• Bram Moolenaar
            ... No, because only a few terminals send these codes. Instead, add the entries in the termcap/terminfo. That might break other programs though. You can
            Message 5 of 21 , Jun 9, 2008
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              Paul LeoNerd Evans wrote:

              > On Mon, 09 Jun 2008 17:41:00 +0200
              > Bram Moolenaar <Bram@...> wrote:
              >
              > > > In that case, I'd like to hear your suggestion on how I may use
              > > > combinations of Shift/Ctrl/Alt with keypresses in a normal vim.
              > >
              > > Nothing special, most of them can be recognized already. Especially if
              > > you are using an xterm. Try ":set term=xterm" and then ":set termcap".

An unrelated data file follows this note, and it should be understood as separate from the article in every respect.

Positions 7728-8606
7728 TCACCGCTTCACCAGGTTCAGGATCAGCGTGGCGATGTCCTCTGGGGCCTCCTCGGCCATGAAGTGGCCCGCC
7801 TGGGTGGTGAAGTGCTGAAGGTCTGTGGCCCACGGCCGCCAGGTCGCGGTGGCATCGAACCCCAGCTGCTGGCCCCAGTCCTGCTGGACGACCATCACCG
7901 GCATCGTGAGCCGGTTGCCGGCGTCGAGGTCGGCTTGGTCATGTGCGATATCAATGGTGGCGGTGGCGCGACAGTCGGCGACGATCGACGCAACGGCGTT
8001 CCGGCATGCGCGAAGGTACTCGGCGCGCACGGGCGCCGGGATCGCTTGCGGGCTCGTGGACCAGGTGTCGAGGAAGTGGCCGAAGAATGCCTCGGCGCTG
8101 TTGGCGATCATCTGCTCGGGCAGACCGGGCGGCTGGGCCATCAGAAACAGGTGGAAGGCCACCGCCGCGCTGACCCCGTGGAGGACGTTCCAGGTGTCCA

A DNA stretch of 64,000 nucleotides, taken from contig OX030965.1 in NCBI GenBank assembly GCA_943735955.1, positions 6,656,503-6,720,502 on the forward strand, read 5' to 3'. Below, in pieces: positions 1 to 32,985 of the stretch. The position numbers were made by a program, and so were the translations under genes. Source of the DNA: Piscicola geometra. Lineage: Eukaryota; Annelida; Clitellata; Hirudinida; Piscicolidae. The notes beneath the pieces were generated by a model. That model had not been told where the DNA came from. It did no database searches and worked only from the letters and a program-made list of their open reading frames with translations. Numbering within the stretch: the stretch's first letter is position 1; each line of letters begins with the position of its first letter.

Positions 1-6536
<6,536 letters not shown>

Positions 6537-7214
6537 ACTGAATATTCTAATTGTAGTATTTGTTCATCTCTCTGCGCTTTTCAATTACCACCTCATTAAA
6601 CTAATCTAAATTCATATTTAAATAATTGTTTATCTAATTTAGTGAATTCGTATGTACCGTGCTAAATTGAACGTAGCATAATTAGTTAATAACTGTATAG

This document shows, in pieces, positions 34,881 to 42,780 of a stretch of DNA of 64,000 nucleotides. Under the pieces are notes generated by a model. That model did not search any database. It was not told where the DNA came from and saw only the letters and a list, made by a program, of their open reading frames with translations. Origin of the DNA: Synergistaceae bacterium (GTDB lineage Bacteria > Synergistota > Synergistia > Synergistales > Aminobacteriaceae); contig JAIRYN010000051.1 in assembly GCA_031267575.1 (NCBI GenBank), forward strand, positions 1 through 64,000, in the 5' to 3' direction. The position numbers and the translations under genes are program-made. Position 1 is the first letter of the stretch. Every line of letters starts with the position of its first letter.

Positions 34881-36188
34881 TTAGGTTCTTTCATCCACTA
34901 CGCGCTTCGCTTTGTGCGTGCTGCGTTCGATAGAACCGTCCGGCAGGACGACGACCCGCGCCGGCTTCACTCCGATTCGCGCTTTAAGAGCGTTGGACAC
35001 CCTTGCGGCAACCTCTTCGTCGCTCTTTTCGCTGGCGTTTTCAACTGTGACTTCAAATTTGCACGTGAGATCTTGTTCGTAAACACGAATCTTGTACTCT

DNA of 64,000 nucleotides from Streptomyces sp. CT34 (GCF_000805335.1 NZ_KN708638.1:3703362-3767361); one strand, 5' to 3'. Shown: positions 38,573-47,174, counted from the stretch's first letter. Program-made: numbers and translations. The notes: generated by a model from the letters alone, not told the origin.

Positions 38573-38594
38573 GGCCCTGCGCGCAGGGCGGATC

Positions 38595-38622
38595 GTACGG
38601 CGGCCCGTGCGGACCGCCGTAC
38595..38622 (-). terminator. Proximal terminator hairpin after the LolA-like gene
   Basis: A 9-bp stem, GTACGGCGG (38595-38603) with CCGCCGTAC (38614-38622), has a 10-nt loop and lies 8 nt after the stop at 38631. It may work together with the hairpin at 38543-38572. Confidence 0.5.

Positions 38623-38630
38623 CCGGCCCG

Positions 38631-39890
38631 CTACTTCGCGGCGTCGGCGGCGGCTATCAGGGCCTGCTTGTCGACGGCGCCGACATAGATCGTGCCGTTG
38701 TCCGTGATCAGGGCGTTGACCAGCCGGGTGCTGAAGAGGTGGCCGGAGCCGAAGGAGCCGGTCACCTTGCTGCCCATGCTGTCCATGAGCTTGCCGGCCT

> > The entries which contain ";*" recognize modifier keys. For other
              > > terminals you will need to add the termcap entries somehow.
              >
              > Yes; that works on real vim-in-xterm. But what of e.g. screen? When I'm
              > editing an email in mutt, running via screen, this uses vim. vim starts
              > up with $TERM=screen, not xterm, so doesn't know to do that.
              >
              > Perhaps to handle this case, vim ought always to recognise the ;* entries?

              No, because only a few terminals send these codes. Instead, add the
              entries in the termcap/terminfo. That might break other programs
              though. You can also use a Vim script to set them. Or a shell wrapper